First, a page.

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#94348 07/29/05 04:59 PM
Joined: Jan 2004
Posts: 16
J
Member
I had a discussion with a another electrician about installing gfi rec with regular rec.installed downstream.He said this was no longer acceptable,that each outlet must now have a gfi rec. installed.Have anyone else heard or seen this change?It was an office with a kitchen.

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#94349 07/29/05 07:04 PM
Joined: Jan 2005
Posts: 5,445
Likes: 3
Cat Servant
Member
There's a lot of mis-information out there about what "the code says." Some really distorted, or mis-understood stuff out there. I do think it's safe to say, in this case, that the "other guy" neither owns a copy of the NEC, nor went through a formal apprenticeship program.

The answer is: new kitchen (small appliance) circuits must be GFCI protected. A new kitchen needs at least two circuits. A GFCI receptacle may protect an unlimited number of receptacles "downstream" from it. Or, a GFI breaker may be used in the panel.

[This message has been edited by renosteinke (edited 07-30-2005).]

#94350 07/29/05 09:14 PM
Joined: May 2003
Posts: 2,876
E
e57 Offline
Member
Is the moon pulling out of phase again?

Any way, Down-stream from a GFI device is still ok. I think the only recent changes are that it also applies to Commercial kitchen general use recepticals too. 210.8(B),(2)


Mark Heller
"Well - I oughta....." -Jackie Gleason
#94351 07/29/05 10:56 PM
Joined: Jan 2004
Posts: 1,507
G
Member
Might as well jump in so you can HOLLAR at me too. When we are talking kitchens, it's only the receptacles serving the kitchen counter tops in residential that require GFCI protection but it's all the 15 and 20a / 125v. receptacles in the other than residential kitchens that need GFCI protection. (210.8(A)(6) and (B)(3)


George Little
#94352 07/30/05 05:48 AM
Joined: Jan 2003
Posts: 4,391
I
Moderator
Folks, lets keep on track here. [Linked Image]

I do not like having to delete posts. [Linked Image]

jmcelectric, what you where told is not true, at least from the NEC.

That said I work on a lot of jobs where the job specifications demand a GFCI receptacle at each location required to be GFCI protected. That is a design decision made by the engineer and if your company accepted the job with those conditions it is in fact a 'requirement'.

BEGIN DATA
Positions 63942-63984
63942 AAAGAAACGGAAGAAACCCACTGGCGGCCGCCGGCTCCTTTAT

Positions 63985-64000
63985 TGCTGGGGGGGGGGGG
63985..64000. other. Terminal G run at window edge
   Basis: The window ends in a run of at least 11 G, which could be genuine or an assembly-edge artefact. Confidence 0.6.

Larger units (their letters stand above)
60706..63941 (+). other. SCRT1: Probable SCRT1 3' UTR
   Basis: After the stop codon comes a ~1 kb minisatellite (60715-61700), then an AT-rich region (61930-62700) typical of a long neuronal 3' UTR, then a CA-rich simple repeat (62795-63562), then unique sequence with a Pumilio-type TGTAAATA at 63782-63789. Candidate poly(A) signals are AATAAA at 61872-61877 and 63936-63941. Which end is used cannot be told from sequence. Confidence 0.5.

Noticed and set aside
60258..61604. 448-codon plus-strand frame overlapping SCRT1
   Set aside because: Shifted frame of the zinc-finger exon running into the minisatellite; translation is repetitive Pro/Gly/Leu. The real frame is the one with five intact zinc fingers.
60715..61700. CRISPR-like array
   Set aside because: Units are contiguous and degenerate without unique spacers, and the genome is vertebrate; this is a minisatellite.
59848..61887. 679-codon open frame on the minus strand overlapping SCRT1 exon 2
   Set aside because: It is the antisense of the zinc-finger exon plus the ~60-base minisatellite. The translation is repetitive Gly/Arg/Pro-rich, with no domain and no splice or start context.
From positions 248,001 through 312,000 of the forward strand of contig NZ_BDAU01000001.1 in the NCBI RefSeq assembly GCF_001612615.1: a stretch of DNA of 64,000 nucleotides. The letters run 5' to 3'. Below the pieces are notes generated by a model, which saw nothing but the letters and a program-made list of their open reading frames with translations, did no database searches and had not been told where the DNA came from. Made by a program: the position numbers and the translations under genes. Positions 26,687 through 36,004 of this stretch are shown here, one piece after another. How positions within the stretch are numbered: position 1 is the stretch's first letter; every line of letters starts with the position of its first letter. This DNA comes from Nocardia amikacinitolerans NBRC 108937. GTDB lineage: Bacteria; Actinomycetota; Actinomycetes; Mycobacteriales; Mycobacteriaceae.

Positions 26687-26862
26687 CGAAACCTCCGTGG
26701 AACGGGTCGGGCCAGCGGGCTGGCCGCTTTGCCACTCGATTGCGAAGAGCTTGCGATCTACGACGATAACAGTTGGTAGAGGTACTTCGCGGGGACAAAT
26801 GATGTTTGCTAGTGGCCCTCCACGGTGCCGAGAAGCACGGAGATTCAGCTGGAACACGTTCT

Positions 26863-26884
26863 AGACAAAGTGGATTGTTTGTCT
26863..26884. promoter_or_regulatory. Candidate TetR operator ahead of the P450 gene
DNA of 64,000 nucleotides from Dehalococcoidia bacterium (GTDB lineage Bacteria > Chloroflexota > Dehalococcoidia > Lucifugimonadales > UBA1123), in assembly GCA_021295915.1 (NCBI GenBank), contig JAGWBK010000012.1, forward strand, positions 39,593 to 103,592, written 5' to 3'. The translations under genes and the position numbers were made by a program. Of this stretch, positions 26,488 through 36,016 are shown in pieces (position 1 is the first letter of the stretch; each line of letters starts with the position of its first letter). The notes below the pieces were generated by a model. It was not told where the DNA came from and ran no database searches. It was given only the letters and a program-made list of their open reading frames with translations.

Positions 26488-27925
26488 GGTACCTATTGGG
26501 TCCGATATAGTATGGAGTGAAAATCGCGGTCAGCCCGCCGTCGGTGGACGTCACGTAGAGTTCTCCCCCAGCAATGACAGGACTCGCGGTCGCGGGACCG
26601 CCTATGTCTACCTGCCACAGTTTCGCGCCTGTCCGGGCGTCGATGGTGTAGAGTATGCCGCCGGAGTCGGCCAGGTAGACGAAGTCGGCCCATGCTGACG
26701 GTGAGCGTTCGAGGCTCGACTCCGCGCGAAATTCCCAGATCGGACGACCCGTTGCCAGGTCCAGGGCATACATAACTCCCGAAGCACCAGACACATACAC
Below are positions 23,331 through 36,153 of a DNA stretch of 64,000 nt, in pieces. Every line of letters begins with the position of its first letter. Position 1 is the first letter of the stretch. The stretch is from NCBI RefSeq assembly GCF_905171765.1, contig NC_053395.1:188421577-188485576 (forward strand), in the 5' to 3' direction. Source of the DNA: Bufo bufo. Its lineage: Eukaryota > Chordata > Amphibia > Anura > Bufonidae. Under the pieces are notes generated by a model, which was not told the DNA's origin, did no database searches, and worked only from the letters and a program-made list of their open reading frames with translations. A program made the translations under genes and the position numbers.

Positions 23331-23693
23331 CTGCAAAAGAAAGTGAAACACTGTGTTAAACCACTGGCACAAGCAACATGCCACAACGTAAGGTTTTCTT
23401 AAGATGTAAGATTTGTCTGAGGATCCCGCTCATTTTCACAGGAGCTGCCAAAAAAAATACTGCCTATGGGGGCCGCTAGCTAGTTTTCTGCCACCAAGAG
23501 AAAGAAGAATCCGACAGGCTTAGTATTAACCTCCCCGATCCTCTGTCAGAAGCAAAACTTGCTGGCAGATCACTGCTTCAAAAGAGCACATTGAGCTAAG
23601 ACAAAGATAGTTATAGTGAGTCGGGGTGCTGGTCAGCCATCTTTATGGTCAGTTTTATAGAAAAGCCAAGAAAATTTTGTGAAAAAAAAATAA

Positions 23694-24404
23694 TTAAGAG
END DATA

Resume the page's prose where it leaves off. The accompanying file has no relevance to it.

It would not surprise me at all that a kitchen in an office building would have GFCI receptacles specified at each location for convenience and to help prevent nuisance tripping.

Bob



[This message has been edited by iwire (edited 07-30-2005).]


Bob Badger
Construction & Maintenance Electrician
Massachusetts
#94353 07/30/05 07:12 AM
Joined: Jan 2002
Posts: 1,457
E
Member
I'll try this with a little more compassion this time. Well sir what I would like to suggest would be perusing the code book and looking through the NEC requirements for GFCI protection of receptacles. A nice reffresher course on the subject seems to be in order. Perfect time for you and your friend to sip a nice Iced Tea. [Linked Image]


[This message has been edited by Electricmanscott (edited 07-30-2005).]

#94354 07/30/05 08:12 AM
Joined: Jan 2003
Posts: 4,391
I
Moderator
LOL.


Bob Badger
Construction & Maintenance Electrician
Massachusetts
#94355 07/30/05 10:56 AM
Joined: Jan 2002
Posts: 1,457
E
Member
A kinder, gentler forum! [Linked Image]

#94356 07/30/05 12:49 PM
Joined: Apr 2005
Posts: 73
D
Member
Hey George, Just so you don't feel left out.
What about The receptacles not serving counter top, but are within 6' of faucet?
Just having fun. The situation above in rather unusual.

#94357 07/30/05 01:00 PM
Joined: Jan 2004
Posts: 1,507
G
Member
I feel much better now dlhoule. And, I don't care about the 6' thingee. That went bye bye for kitchens in the '99 I think.


George Little
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